The Marlborough Science Academy, Watling Street, St Albans, Hertfordshire
Turning Forms is a 2-metre-high abstract sculpture, constructed in reinforced concrete, made by Barbara Hepworth for the Festival of Britain in 1951. Its restoration by Jackson Sculpture Conservation was the culmination of over 10 years of research and collaboration, bringing together specialists in conservation science, modern sculpture and concrete conservation, The Hepworth Foundation and the 20th Century Society. Jackson Sculpture Conservation Ltd
Trinity Church Square Gardens, London SE1
In 2021 London Stone Conservation was commissioned to undertake conservation works to the statue of King Alfred, which had started to deteriorate. During the cleaning and analysis process it was discovered that the statue was partly Bathstone (dating back to the Roman era) and partly Coade stone.
The Bathstone is located at the lower portion of the statue, mainly in the area of the right leg and drapery. The Coade stone was fitted in several sections around the existing Bathstone, creating an almost seamless transition between the materials.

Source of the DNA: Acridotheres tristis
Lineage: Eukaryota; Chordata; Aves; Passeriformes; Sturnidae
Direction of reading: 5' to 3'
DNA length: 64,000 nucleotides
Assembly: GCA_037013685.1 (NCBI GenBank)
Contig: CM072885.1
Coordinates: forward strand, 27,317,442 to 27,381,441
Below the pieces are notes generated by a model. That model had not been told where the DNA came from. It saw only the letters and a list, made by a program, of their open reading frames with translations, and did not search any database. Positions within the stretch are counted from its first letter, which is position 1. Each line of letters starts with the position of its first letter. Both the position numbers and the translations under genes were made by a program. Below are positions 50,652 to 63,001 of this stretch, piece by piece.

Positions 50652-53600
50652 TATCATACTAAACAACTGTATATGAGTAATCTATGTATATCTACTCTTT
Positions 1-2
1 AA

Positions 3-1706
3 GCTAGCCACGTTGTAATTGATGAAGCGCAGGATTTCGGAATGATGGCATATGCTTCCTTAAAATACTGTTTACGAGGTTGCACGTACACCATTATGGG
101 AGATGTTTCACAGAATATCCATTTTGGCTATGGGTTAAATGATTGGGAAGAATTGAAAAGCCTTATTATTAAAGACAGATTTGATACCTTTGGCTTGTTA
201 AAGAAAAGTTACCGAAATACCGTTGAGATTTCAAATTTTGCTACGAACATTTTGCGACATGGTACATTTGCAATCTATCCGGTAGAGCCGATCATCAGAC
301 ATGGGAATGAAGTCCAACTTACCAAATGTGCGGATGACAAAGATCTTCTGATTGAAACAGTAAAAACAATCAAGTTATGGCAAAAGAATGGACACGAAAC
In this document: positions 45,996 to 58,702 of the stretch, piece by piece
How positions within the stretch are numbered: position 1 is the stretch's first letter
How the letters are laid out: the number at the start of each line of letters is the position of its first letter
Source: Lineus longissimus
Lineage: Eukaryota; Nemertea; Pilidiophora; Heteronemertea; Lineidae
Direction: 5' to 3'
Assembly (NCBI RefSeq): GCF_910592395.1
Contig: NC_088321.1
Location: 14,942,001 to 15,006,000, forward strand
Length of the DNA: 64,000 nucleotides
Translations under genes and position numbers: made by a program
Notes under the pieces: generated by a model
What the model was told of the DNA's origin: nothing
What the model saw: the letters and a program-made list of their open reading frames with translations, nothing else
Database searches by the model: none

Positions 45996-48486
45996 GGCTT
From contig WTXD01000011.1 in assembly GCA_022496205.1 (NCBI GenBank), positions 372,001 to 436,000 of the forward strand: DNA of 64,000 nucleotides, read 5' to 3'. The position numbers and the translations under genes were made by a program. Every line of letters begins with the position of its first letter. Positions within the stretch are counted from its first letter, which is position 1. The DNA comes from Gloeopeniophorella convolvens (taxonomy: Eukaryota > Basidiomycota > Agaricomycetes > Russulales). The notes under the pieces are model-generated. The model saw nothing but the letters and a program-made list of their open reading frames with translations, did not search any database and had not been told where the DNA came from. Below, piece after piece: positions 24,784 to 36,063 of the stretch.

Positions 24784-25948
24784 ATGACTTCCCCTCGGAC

Over the decades, the statue had been poorly restored using cementitious mortars and modern fillers. We removed all of the cement filler, repaired or replaced missing sections with a lime putty mortar and washed sands at a ratio of 1:1. On completion of the repair works, the statue was covered in a limewash shelter coat. London Stone Conservation Ltd
North side of the Bargate, High Street, Southampton
The eighteenth-century lead lions that flank Southampton’s Bargate had fallen into poor physical condition: damage in the form of splitting and cracking, impact damage from being climbed upon, and the failure of relatively poor quality repairs undertaken in 1891 combined to highlight the degraded condition of these unique sculptures. The conservation work returned the lions and their flags to sound structural condition with all structural damage repaired by lead welding, and the insertion of a stainless steel armature and security fixings. Non-structural surface damage in the form of minor blemishes in keeping with the lions’ age as well as historic graffiti was retained; their surfaces were then returned to their original painted finish, in a colour scheme identified by historical research and paint analysis. Rupert Harris Conservation Ltd